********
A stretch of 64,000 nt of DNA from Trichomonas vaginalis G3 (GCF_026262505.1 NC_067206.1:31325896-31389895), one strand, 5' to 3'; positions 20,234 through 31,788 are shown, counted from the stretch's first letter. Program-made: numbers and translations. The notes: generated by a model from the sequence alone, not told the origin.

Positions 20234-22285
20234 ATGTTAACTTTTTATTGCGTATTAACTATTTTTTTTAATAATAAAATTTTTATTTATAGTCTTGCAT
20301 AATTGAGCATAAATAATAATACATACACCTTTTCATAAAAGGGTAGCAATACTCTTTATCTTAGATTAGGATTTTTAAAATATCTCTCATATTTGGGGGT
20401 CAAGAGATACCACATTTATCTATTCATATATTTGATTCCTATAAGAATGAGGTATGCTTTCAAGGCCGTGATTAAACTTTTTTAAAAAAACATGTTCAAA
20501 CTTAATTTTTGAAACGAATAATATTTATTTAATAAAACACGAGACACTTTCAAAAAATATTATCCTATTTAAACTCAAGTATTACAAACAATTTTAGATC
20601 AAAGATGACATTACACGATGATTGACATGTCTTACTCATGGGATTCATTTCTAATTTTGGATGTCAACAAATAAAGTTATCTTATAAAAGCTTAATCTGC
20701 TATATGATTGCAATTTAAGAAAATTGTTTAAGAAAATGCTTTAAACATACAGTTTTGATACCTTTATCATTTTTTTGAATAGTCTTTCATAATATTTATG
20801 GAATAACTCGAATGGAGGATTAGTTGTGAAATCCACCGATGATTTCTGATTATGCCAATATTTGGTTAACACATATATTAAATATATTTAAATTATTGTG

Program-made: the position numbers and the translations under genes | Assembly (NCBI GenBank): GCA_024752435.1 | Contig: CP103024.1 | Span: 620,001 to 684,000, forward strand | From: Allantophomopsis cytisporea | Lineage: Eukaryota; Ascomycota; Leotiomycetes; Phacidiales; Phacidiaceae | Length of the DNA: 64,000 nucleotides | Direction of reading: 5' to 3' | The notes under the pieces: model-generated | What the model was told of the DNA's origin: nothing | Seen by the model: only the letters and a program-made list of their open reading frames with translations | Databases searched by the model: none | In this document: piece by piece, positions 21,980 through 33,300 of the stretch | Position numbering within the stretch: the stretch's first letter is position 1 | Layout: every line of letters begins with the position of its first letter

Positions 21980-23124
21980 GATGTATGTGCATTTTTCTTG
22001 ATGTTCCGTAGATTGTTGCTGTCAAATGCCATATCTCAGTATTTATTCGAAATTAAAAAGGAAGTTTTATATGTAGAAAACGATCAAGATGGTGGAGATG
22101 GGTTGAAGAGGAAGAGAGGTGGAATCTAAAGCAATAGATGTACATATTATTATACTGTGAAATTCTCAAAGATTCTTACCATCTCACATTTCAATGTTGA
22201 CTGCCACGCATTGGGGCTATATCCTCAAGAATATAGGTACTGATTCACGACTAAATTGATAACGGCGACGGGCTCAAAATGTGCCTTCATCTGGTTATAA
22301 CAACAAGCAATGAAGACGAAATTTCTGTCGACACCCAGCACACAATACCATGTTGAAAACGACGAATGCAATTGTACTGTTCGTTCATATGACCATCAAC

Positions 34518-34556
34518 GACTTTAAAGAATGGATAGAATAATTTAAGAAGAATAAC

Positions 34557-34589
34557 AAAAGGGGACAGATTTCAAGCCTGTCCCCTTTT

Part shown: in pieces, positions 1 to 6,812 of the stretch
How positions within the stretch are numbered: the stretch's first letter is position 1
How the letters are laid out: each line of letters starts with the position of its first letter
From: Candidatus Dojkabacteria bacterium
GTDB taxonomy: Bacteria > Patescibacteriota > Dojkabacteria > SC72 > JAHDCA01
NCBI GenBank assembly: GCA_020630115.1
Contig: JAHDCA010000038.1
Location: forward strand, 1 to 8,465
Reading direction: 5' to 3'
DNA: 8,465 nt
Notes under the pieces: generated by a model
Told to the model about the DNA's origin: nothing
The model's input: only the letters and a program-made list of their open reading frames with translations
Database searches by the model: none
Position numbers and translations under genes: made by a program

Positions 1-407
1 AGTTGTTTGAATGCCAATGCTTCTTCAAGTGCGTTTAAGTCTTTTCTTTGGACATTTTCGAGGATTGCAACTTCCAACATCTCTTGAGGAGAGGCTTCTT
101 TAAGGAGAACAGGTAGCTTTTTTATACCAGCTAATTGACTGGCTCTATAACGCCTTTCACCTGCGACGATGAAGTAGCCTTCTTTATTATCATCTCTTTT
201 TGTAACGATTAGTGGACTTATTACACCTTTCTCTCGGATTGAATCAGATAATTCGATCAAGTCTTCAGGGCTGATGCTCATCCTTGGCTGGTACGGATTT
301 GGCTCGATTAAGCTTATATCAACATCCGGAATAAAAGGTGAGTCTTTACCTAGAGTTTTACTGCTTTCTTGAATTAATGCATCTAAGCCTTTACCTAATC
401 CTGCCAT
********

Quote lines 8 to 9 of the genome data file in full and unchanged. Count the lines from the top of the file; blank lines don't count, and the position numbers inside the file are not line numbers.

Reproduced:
20701 TATATGATTGCAATTTAAGAAAATTGTTTAAGAAAATGCTTTAAACATACAGTTTTGATACCTTTATCATTTTTTTGAATAGTCTTTCATAATATTTATG
20801 GAATAACTCGAATGGAGGATTAGTTGTGAAATCCACCGATGATTTCTGATTATGCCAATATTTGGTTAACACATATATTAAATATATTTAAATTATTGTG